We’ve all had the experience: you request a library book and open it up excitedly… only to find the signs of someone else’s reading, note-taking or even eating. They got there first, and they’ve left their mark all over it. Looking at the section on notetakers in the Writing: Making Your Mark exhibition led me to think more closely about some of the different ways annotations and notetaking worked in an earlier library collection, that of Sir Hans Sloane (1660-1753).
The first type of annotation is that which uses the book as paper, without interacting with the text – although it is interesting to think about the way this changes the reading experience. Sloane’s title-page of Sir Robert Dallington’s The View of Fraunce, for example, shows two boys vying for ownership and testing out pens:
596.f.28 Sir Robert Dallington, The View of Fraunce
Most books which contain this sort of annotation probably ended up in Sloane’s collection as the result of the secondhand book market: these copies may have been the only ones available… or the cheapest! Either way, although other people’s scrawlings clearly didn’t bother him, we assume things like this probably didn’t hold much interest for him either.
However, there is evidence that Sloane was sometimes interested in annotations as much as the printed text which they commented upon. For example, he owned at least eight copies of John Ray’s Catalogus plantarum, all of which are annotated by different people. This often gives local information: people wrote down where they came across the plants, so when the book came into Sloane’s possession, he had that knowledge too.
968.f.3 Manuscript note reading ‘at the Haven side at Boston Lincolnshore by St Anton Irby’s House in Dolwich-Common not far from the Windmil on the left hand of it a little short of the Tyle-kill as you goe from the Town to the Wood that leads unto the Wells. plentifully.’
However, when it comes to Sloane’s own writing in books, we see something very different. This is the third type of annotation: administrative. And it challenges many of the assumptions we might make about what it means to write in books.
This sort of writing is usually about organization and ownership. Sloane had a particularly complicated system: his earliest purchases contain spy-like codes which, decoded, reveal the year of purchase and the price. He was probably recording how much he paid in case he ever had to sell these books, as the practice seems to falter as he gains financial security. Some books also have a Latin inscription, Bibliothecae Sloanianae, meaning “from Sloane’s library” – these books are usually particularly attractive or otherwise important, which makes sense as the ones you’d most like to claim!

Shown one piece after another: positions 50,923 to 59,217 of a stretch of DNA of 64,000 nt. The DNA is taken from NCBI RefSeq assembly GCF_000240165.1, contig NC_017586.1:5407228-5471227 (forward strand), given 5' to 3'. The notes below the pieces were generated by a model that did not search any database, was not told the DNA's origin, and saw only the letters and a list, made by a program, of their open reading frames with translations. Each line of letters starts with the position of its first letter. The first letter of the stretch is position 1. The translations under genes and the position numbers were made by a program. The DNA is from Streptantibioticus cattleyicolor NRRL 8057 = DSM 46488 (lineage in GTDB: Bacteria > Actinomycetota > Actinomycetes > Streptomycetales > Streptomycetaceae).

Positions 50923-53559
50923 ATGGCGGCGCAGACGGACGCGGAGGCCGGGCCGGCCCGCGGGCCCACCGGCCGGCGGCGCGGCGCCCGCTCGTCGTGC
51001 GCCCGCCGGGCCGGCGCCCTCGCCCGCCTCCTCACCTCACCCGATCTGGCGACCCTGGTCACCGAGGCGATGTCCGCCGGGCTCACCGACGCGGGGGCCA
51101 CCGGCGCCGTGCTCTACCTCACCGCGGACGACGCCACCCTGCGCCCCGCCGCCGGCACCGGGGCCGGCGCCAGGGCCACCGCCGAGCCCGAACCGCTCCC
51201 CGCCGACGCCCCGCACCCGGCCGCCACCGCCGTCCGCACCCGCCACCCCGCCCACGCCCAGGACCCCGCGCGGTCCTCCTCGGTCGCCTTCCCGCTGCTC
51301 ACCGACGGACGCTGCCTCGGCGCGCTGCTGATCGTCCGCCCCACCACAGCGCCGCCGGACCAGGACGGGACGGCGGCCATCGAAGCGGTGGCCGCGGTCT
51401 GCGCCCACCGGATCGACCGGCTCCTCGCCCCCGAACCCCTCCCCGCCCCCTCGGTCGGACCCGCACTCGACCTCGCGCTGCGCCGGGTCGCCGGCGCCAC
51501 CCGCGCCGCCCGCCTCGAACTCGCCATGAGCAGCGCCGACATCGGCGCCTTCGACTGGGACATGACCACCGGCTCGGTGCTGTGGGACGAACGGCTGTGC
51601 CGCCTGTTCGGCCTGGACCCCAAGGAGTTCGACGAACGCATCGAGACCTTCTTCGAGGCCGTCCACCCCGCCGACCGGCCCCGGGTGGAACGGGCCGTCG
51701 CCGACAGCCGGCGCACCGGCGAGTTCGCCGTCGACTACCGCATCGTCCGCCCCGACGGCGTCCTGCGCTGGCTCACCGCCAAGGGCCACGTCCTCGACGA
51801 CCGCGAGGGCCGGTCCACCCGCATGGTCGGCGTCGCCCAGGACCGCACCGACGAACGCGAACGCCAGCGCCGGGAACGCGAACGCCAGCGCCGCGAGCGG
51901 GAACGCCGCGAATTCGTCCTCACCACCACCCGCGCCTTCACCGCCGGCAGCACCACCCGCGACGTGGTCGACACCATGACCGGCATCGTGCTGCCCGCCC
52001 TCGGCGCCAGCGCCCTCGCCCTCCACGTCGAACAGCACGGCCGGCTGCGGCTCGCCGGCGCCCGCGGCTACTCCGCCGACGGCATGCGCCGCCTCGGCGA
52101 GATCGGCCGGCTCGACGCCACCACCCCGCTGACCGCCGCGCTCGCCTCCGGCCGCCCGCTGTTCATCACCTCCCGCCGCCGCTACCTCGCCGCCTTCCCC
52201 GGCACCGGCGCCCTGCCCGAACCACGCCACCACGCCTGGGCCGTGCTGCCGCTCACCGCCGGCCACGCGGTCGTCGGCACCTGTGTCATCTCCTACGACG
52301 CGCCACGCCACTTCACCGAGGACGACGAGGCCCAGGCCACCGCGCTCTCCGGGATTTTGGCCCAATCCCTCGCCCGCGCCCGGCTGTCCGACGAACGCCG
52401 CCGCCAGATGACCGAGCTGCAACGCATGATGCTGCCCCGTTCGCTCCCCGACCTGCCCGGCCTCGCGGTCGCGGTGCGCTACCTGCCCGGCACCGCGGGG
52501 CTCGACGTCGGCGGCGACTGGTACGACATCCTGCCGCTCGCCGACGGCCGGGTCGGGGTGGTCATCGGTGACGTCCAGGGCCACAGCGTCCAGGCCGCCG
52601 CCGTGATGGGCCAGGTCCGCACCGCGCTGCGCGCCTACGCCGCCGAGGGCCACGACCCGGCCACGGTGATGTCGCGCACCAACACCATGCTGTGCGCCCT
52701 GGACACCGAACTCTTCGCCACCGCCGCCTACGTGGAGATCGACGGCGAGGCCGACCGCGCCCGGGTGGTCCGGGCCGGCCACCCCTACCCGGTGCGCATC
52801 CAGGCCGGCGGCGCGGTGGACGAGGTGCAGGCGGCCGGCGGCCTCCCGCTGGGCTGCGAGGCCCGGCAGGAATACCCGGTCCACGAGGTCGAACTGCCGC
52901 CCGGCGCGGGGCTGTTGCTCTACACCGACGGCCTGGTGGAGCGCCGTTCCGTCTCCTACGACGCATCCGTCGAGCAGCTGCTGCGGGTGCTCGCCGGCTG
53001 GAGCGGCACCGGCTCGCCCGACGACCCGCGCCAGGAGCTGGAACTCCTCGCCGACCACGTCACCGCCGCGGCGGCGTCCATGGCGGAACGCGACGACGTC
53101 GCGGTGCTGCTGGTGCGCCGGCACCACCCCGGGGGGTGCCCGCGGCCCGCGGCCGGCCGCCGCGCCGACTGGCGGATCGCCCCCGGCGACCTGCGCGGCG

443.a.5. Icones stirpium, seu Plantarum tam exoticarum quam indigenarum
The main identification for us, however, is the Sloane numbers – a letter followed by a number usually written on the flyleaf of the book. The one here is ‘Pr DXLV’. These were a form of shelfmark, just like the ones used by the British Library today.
These codes were recorded in the catalogues compiled by Sloane and his librarians and help nuance the idea of writing as an administrative tool. It is tempting to think of marking books as something personal. When you write your name in a book it is usually to tell people you own it. It would defeat the purpose if someone else was to do that job – unless, of course, they were giving it to you! (This is sometimes the case for Sloane’s books, too.)
Here, though, it doesn’t matter who is writing the codes: they are not a mark of personal expression. Instead, this is writing with a purpose, very different to the scribbled reactions of individual readers. It shows how broad the idea of annotating can be.
Collaborative Doctoral Partnership student, Printed Heritage Collections